decorative but a permanent feature of our public social world.
In this chapter I want to explore what it means to move
multiculturalism from the outskirts to the centre of our political thinking.
Section 1 surveys the range of multicultural rights, while section 2
examines an important recent attempt to theorise them, Will Kymlicka’s
Multicultural Citizenship . 4 Section 3 explores attempts to go beyong Kymlicka’s
Democracy as a system of government. Here we can discern two forms of
democracy: ‘defensive democracy’ and ‘citizen
democracy’/‘republican democracy’; democracy and
legitimising government; majority rule and democracy; equality of citizenship rights; public opinion in democracies; the rule of law and democracy.
Democracy as a system of government
Ancient Greeks, such as Aristotle in
In the late 1990s Third Way governments were in power across Europe - and beyond, in the USA and Brazil, for instance. The Third Way experiment was one that attracted attention worldwide. The changes made by Left parties in Scandinavia, Holland, France or Italy since the late 1980s are as much part of Third Way politics as those developed in Anglo-Saxon countries. Since the early 1990s welfare reform has been at the heart of the Centre-Left's search for a new political middle way between post-war social democracy and Thatcherite Conservatism. For Tony Blair, welfare reform was key to establishing his New Labour credentials - just as it was for Bill Clinton and the New Democrats in the USA. Equality has been 'the polestar of the Left', and the redefinition of this concept by Giddens and New Labour marks a significant departure from post-war social democratic goals. The most useful way of approaching the problem of the Blair Government's 'Third Way' is to apply the term to its 'operational code': the precepts, assumptions and ideas that actually inform policy choice. The choice would be the strategy of public-private partnership (PPP) or the Private Finance Initiative (PFI), as applied to health policy. New Labour is deeply influenced by the thoughts and sentiments of Amitai Etzioni and the new communitarian movement. Repoliticisation is what stands out from all the contributions of reconstructing the Third Way along more progressive lines.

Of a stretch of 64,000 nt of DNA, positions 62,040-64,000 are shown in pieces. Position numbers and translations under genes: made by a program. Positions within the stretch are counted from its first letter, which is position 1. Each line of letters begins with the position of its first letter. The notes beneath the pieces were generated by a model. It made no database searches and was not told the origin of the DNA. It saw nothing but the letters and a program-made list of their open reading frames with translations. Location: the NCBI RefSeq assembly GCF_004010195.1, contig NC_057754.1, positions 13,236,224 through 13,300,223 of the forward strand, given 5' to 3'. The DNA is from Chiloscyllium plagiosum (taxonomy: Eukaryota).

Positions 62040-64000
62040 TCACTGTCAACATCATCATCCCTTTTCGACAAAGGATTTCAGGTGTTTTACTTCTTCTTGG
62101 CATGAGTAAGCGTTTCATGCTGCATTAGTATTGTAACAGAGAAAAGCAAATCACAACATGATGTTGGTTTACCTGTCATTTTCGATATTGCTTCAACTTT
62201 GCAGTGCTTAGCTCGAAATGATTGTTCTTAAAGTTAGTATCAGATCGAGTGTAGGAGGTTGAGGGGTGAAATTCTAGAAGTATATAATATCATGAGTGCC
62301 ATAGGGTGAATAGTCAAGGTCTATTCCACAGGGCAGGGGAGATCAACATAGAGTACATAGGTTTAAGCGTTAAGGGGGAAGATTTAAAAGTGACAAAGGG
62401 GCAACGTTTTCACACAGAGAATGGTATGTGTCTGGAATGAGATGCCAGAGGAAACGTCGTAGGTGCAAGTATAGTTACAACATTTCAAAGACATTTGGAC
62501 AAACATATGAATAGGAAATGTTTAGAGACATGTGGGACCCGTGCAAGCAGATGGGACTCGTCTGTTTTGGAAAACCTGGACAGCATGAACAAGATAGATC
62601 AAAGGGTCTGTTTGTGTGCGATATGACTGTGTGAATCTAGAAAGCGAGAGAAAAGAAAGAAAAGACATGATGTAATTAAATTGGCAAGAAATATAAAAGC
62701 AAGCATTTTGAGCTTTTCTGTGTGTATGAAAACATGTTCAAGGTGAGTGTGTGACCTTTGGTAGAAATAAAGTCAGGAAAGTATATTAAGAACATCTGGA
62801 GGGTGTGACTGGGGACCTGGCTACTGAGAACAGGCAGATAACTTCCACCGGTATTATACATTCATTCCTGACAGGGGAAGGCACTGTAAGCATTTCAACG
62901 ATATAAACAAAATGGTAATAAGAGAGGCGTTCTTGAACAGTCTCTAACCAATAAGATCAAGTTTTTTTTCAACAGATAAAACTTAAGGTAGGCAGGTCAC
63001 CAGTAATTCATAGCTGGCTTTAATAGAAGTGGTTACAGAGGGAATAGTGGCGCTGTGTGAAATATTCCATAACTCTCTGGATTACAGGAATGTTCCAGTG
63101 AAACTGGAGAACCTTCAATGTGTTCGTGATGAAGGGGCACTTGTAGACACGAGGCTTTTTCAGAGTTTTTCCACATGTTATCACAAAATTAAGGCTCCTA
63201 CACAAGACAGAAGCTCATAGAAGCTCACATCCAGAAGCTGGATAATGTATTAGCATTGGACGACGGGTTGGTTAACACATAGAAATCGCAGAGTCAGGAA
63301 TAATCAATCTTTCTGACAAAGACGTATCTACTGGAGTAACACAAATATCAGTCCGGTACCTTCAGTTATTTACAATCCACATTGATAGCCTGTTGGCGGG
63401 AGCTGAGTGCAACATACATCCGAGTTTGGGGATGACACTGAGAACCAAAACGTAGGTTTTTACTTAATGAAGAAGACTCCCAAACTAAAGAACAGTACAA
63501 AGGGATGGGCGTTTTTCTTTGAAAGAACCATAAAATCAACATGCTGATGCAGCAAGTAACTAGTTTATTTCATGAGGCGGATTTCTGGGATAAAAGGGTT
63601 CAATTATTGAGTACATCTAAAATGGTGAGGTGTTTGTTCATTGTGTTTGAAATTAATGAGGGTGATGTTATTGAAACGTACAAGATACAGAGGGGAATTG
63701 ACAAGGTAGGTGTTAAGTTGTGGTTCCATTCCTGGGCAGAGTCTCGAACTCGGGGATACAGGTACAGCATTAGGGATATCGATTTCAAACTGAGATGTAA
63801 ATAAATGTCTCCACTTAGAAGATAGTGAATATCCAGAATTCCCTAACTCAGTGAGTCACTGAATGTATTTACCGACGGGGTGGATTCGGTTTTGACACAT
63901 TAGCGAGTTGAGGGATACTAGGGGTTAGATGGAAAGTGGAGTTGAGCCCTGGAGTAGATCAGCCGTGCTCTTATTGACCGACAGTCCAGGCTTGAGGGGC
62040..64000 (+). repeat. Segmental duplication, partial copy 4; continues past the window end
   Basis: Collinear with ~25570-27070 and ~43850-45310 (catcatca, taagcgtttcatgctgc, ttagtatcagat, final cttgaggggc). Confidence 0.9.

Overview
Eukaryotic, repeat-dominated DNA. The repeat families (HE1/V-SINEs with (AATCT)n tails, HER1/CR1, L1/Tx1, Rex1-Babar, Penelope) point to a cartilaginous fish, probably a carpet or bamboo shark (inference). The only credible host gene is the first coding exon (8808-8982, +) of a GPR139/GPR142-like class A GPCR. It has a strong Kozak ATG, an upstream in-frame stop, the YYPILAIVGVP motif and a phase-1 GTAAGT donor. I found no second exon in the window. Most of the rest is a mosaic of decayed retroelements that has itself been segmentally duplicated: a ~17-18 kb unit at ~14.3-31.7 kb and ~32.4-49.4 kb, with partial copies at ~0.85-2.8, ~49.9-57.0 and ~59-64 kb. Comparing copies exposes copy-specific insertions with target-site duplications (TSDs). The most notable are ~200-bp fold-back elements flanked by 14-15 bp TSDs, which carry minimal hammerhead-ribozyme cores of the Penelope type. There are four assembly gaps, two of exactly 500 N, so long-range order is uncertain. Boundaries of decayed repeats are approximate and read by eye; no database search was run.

to ‘all the values that lie at the
heart of socialism: citizenship, social justice, democracy, the
desire for progress and the will to control this progress and our
collective destiny’. Further on he claimed that our ideals
remained essentially the same: justice, liberty, the collective
mastery of our destiny, the development of the individual without
such as ‘stakeholding’ and ‘the Third Way’
may be transient, a core modernising version of citizenship has been
remarkably consistent since the early 1990s. Consequently, the Third
Way theory offered by Giddens, like that of stakeholding before it,
has been appropriated by New Labour and other Centre-Left actors
only selectively, where it is of use in developing this enduring
countries, including those with such entrenched social protection systems as
Denmark and the Netherlands. 26 Theorists in turn have used the idea of social exclusion
to advocate an approach to social justice that sees increased labour-market
participation as the key to equal citizenship, in the face of mass long-term
unemployment, and the emergence of a significant ‘underclass’ of
‘welfare dependents’. 27 As Anthony Giddens puts it: ‘the new politics